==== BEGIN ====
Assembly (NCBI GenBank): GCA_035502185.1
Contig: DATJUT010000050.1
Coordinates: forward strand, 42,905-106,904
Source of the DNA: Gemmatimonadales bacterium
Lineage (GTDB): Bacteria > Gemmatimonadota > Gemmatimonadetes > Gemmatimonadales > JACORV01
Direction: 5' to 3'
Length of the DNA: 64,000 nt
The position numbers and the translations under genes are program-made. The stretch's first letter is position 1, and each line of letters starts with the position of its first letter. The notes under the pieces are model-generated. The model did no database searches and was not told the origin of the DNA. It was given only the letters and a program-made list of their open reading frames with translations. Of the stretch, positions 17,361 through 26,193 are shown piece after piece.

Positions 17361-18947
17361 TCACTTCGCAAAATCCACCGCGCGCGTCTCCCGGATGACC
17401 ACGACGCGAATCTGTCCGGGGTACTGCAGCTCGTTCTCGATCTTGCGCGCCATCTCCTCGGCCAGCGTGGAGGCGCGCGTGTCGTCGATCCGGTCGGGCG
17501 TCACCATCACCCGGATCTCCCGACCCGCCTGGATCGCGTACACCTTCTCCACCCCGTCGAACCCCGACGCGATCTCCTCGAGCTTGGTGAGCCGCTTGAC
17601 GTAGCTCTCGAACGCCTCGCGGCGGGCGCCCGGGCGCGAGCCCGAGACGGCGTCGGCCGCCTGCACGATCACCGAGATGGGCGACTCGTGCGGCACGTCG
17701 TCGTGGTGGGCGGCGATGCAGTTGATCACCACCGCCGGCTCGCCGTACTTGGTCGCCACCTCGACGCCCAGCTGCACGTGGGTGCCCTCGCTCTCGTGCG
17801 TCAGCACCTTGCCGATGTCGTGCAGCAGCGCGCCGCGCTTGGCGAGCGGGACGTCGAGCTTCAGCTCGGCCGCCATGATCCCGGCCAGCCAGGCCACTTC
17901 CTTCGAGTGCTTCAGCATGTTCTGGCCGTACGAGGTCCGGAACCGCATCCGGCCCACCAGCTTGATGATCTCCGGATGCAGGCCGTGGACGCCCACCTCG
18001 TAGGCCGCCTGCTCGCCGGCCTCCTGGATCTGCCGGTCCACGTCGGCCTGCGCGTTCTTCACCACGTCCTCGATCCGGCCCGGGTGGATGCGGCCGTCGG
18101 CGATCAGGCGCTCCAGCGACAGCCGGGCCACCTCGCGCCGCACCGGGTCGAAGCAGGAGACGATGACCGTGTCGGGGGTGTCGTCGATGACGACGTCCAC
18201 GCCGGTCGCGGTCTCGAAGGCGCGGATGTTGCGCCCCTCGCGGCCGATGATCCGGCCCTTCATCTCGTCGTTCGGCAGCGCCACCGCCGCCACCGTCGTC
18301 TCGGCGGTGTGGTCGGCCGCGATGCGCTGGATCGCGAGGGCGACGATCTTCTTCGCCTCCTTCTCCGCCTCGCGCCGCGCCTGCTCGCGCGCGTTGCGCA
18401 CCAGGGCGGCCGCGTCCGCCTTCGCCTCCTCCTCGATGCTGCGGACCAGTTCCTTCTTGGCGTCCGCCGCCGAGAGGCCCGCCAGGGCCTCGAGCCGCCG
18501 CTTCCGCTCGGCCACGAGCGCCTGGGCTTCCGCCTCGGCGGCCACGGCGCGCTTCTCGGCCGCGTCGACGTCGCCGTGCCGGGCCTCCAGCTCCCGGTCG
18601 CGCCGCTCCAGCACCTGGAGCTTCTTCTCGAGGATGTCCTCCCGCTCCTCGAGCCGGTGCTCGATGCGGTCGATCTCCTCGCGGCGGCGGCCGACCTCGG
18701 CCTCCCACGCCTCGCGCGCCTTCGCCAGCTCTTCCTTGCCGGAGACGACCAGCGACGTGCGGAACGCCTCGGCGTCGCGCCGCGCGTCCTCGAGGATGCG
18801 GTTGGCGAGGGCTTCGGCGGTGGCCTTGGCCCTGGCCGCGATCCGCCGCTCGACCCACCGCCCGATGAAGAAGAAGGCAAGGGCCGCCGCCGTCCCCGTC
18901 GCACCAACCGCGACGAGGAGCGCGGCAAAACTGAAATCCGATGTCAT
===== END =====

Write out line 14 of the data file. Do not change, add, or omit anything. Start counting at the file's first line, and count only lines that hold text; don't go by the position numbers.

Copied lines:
17701 TCGTGGTGGGCGGCGATGCAGTTGATCACCACCGCCGGCTCGCCGTACTTGGTCGCCACCTCGACGCCCAGCTGCACGTGGGTGCCCTCGCTCTCGTGCG